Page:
Little progress has been made for the world’s poorest children, according to a new report released on Monday.
The report, titled The Convention on the Rights of the Child at a Crossroads, urgent action and a recommitment to child rights are needed to address age-old and emerging threats.
However, the report also adds that there have been historic gains overall for the world’s children since the Convention on the Rights of the Child (CRC) was adopted 30 years ago by the United Nations (UN).
UNICEF Executive Director Henrietta Fore said, ‘there have been impressive gains for children over the past three decades, as more and more are living longer, better and healthier lives’.
“However, the odds continue to be stacked against the poorest and most vulnerable,” she added.
Henrietta also echoed the report’s finding by stating children’s lives improve where there is political will and determination.
“In addition to the persistent challenges of health, nutrition and education, children today have to contend with new threats like climate change, online abuse and cyber-bullying. Only with innovation, new technologies, political will and increased resources will we help translate the vision of CRC into a reality for children everywhere”, she said.
Citing progress in child rights over the past three decades, the report notes that:
However, the report also states that this progress has not been even.
In low and middle-income countries children from the poorest households are twice as likely to die from preventable causes before their fifth birthday compared to children from the richest households.
According to recent data, only half of children from the poorest households in sub-Saharan Africa are vaccinated against measles, compared to 85 per cent of children from the richest households.
Despite a decline in child marriage rates globally, the poorest girls in some countries are more at risk today than they were in 1989.
The report also addresses age-old and new threats affecting children around the world:
To accelerate progress in advancing child rights, and to address stagnation and backsliding in some of these rights, the report calls for more data and evidence; scaling up proven solutions and interventions; expanding resources; involving young people in co-creating solutions; and applying the principles of equity and gender equality in programming.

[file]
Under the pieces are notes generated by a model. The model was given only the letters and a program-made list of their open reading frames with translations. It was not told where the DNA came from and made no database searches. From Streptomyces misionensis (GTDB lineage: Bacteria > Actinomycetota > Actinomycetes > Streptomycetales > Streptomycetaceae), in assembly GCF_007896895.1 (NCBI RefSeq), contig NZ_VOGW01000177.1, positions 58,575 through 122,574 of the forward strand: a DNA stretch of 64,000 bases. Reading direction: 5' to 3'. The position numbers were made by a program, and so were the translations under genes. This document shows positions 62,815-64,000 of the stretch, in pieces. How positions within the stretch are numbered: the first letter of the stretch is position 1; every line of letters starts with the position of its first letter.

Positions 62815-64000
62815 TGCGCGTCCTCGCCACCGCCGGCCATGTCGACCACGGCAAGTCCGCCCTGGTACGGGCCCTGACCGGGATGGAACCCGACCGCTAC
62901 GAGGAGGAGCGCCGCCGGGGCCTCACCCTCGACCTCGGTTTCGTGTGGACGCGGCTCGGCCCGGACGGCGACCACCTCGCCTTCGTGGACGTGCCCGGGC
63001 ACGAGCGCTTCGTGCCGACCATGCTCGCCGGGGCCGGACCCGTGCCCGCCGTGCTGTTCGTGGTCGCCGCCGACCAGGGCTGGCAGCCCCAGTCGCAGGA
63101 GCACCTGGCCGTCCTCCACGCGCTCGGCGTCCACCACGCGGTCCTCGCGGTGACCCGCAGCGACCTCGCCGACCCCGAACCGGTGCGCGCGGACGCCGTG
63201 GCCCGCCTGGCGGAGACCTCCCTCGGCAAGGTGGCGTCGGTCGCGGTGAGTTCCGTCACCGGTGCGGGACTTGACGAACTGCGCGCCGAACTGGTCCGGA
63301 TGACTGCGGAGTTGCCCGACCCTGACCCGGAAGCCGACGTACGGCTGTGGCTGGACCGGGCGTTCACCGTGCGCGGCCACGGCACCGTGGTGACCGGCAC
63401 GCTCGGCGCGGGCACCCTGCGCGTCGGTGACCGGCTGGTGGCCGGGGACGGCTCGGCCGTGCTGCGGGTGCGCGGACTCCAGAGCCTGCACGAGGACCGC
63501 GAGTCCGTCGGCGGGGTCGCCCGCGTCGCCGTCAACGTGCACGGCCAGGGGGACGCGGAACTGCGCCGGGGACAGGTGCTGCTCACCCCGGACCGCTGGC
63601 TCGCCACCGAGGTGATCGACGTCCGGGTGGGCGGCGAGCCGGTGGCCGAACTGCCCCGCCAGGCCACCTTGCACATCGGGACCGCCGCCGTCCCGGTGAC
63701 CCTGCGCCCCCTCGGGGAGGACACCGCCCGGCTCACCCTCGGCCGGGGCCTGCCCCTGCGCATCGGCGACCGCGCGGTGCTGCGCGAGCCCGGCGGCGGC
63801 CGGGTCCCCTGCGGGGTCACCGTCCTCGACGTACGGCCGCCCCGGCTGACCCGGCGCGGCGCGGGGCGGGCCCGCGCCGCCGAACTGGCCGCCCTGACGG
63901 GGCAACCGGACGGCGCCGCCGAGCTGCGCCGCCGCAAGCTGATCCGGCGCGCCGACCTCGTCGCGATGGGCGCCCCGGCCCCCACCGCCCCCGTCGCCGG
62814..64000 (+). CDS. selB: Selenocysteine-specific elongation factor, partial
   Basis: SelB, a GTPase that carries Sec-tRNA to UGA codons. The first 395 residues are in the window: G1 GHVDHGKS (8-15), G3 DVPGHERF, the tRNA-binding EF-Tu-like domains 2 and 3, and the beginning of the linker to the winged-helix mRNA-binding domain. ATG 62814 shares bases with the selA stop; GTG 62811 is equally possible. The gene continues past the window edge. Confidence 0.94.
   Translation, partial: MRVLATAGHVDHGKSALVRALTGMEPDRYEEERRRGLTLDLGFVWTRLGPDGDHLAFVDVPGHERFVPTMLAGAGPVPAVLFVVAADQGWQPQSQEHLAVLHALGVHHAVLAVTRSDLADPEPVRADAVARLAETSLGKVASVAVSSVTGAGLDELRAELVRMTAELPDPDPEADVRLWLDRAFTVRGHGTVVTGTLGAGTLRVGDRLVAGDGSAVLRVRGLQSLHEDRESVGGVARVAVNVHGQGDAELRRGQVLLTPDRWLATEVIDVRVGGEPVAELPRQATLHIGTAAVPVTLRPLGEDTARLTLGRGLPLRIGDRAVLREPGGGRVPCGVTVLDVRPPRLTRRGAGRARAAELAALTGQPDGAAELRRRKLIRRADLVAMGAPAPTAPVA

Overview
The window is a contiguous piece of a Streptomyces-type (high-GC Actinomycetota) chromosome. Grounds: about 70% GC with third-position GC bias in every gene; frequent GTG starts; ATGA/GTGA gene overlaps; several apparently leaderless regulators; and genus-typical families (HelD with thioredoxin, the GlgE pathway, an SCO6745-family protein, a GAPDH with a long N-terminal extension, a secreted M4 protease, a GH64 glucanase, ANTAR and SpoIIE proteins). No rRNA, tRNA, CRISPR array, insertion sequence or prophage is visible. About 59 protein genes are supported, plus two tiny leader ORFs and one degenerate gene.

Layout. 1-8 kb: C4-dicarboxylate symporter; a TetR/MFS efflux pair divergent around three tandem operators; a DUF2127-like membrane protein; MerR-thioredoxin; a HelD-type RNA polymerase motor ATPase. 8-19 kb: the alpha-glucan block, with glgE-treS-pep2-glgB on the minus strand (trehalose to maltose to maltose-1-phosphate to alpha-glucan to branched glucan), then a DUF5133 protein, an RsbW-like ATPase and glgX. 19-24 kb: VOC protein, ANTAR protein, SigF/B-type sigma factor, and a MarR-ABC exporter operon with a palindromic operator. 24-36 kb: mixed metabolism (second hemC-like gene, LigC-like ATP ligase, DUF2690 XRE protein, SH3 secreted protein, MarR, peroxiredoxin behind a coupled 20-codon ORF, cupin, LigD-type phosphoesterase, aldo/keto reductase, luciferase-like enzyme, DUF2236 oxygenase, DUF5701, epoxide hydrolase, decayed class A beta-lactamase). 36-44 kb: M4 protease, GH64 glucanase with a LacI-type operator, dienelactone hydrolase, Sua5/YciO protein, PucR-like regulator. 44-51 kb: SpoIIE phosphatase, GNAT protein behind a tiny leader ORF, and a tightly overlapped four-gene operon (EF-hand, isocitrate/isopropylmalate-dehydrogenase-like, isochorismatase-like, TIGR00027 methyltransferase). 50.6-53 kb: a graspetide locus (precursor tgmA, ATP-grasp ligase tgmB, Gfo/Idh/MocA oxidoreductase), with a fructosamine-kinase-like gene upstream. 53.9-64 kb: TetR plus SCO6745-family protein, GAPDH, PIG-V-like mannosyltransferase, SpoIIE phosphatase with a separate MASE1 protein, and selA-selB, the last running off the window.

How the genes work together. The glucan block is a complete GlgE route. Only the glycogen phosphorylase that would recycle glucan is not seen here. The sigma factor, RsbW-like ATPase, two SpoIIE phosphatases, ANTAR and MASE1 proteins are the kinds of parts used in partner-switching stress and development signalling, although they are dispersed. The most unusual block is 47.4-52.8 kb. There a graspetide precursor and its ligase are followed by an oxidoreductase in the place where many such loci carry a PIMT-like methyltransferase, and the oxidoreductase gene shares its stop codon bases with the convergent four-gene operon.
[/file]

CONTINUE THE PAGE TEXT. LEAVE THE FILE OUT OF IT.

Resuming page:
But it also recognises that while all these elements are necessary to bring about change, our rapidly changing world also requires new modalities to confront emerging opportunities and challenges, and to truly embed the rights of children as a global cause again.
To find these pathways, over the next 12 months UNICEF plans to undertake a global dialogue on what it will take to make the promise of the convention a reality for every child.
The discourse will be inclusive, involving children and young people, parents and caregivers, education and social workers, communities and governments, civil society, academia, the private sector and the media. It will influence the way the organisation does business in the future.
“The Convention stands at a crossroads between its illustrious past and its future potential. It is up to us to recommit, take decisive steps and hold ourselves accountable,” said Fore.
“We should take our lead from young people who are speaking up and speaking out for their rights as never before, we must act now – boldly and creatively.”
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